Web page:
No, it's not some weird thing where I want my son to fail or think he isn't capable. It's a fact of life: You can't win at everything. Sometimes you have to lose.
It's interesting that this was one of the themes of a recent episode of Parenthood. But it's the truth. You shouldn't shield your kids from losing.
I opened this up to my Facebook recently. I'll share some of the comments with you: (I apologize for it being tiny...it copies funny from FB)
I think it is setting the world up for a bunch of spoiled brats that have no value in learning from loss and growing their character
Not good. Losing is a part of life.
Kids need to learn that they can't always win, and with that comes lessons on hard work and perseverence. But everything doesn't have to be a competition either: )
Losing is a part of life. I think learning how to bow out gracefully and how to be a polite winner is a much more important lesson than no winners or losers.
I think the kids that are getting awards for everything feel like they are owed something. And feel worthless and angry when not given what is owed them in their minds. As mentioned before losing is a part of life, we don't always get what we want or even what we may deserve. Sadly, these kids are learning that they don't have to work for anything I order to get their reward in life.
A good natured competitive spirit is a good thing. You win some you lose some. Kids need to know this!
I think for some, friendly competition is motivation. Later in life, it's hard to be motivated for say, a job you don't like. I wish I was a little more competitive! However, I think you can also stress individual goals. You may not win each battle, but you finish the game!
I have two very different feelings on this. As a parent, I do think it's important to understand losing and winning and have a healthy (not overly emphasized) sense of competition. Winning and losing is part of life and kids need to be brought up to understand you can learn from your mistakes and improve your losses. However, as a teacher, I find it very detrimental to implement too much competition in the classroom. Especially with special education children, who very rarely "win" against their peers. I don't like my kids to come into class always competing with each other and calling each other losers in games and lessons. I do think it's important for them to compete against themselves and to "win" by improving their individual achievement. But it can have a very negative effect on children to be conditioned from a young age that winning and losing is so important, particularly for students who are not going to be winning much when put against peers with higher abilities in a lot of fields. Hope that makes sense.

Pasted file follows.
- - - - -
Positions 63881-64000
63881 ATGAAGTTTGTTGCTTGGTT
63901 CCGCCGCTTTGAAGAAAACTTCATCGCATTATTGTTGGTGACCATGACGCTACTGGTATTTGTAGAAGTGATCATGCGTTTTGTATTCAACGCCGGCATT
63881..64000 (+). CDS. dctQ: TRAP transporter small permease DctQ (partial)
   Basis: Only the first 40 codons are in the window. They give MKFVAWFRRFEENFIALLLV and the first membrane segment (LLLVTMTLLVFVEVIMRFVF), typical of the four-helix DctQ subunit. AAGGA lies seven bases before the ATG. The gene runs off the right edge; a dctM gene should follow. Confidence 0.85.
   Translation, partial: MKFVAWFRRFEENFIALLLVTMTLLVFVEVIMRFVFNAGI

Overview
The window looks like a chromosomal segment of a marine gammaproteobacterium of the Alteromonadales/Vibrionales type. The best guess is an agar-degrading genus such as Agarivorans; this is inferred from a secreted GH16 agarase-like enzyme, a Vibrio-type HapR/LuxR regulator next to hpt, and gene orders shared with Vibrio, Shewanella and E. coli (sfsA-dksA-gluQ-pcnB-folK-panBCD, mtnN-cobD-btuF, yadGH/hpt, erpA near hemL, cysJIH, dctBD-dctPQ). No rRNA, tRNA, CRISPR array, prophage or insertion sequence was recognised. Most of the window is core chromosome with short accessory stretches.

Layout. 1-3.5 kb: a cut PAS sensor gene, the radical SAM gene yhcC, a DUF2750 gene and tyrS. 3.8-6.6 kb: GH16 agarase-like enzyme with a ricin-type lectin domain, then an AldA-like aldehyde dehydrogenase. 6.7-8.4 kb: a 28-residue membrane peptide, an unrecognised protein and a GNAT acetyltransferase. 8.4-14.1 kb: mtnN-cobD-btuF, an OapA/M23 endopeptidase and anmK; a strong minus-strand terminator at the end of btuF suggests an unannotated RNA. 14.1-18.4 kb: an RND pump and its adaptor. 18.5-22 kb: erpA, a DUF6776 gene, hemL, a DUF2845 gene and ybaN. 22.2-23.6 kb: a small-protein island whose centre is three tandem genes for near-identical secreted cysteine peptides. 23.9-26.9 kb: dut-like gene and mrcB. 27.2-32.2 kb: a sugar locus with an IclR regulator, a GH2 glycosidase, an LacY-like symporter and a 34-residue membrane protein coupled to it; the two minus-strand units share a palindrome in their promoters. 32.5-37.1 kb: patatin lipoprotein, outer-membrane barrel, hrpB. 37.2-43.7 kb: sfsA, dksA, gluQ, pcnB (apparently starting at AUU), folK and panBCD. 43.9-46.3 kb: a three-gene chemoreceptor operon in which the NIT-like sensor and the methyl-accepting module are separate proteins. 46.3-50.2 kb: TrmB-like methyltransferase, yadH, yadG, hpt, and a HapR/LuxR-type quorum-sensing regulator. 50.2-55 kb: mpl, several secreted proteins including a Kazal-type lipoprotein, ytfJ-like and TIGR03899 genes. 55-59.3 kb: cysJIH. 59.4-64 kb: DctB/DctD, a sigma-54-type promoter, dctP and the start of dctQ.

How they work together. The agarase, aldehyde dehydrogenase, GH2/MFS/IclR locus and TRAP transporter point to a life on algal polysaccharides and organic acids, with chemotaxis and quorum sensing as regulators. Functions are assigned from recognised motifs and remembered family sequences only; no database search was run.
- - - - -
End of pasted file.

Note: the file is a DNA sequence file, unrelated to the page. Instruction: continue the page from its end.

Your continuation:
How will you ever know that you have succeeded unless you have failed?
It seems so strange that my kids have been given trophies for nothing more than showing up to dance class (yes, DANCE class) and soccer practice. They do not value those "awards" at ALL. My oldest 2 have played sports in Boys & Girls Club, which is a non-competitive league, so the scores don't mean anything, except in volleyball, because they play best of 3 games up to 25 points. Even in a non-competitive league, it's the PARENTS who get SO competitive & take the win/lose situation really far. Not all of them, but I feel bad for the kids whose parents compete through them. Healthy competition is good, but winning at all cost or being berated after a game (or during) for the way you played can't be good for those poor kids. They will certainly lose any love of playing the sport in those environments.
I think it is good for kids to learn how to lose. Build character and helps them learn to deal with disappointment.
Also, I think everyone should be acknowledged for trying and doing their best. Too much focus is often put on the winners, but just because you lose doesn't mean you are a "loser"...if you did your best, that is what matters.
So, the general consensus was: Kids need to learn that losing happens and how to deal with it...but also how to be a gracious winner. I agree 100%. I remember doing Field Day at my school (does that still happen?) and everyone got a ribbon...but it was a place ribbon. If there were 7 participants and you came in dead last you got a 7th place ribbon. The kid that won got a bright blue 1st place ribbon. I remember doing my best at some thing and failing miserably...but the kids that got higher placement would ALWAYS congratulate the rest of us on a good try and job well done. No one flaunted (and if they did it was friendly competition and always in good taste...a silly victory dance or something)
What are your thoughts? Do kids need to win and lose? Or is it best when everyone is equal?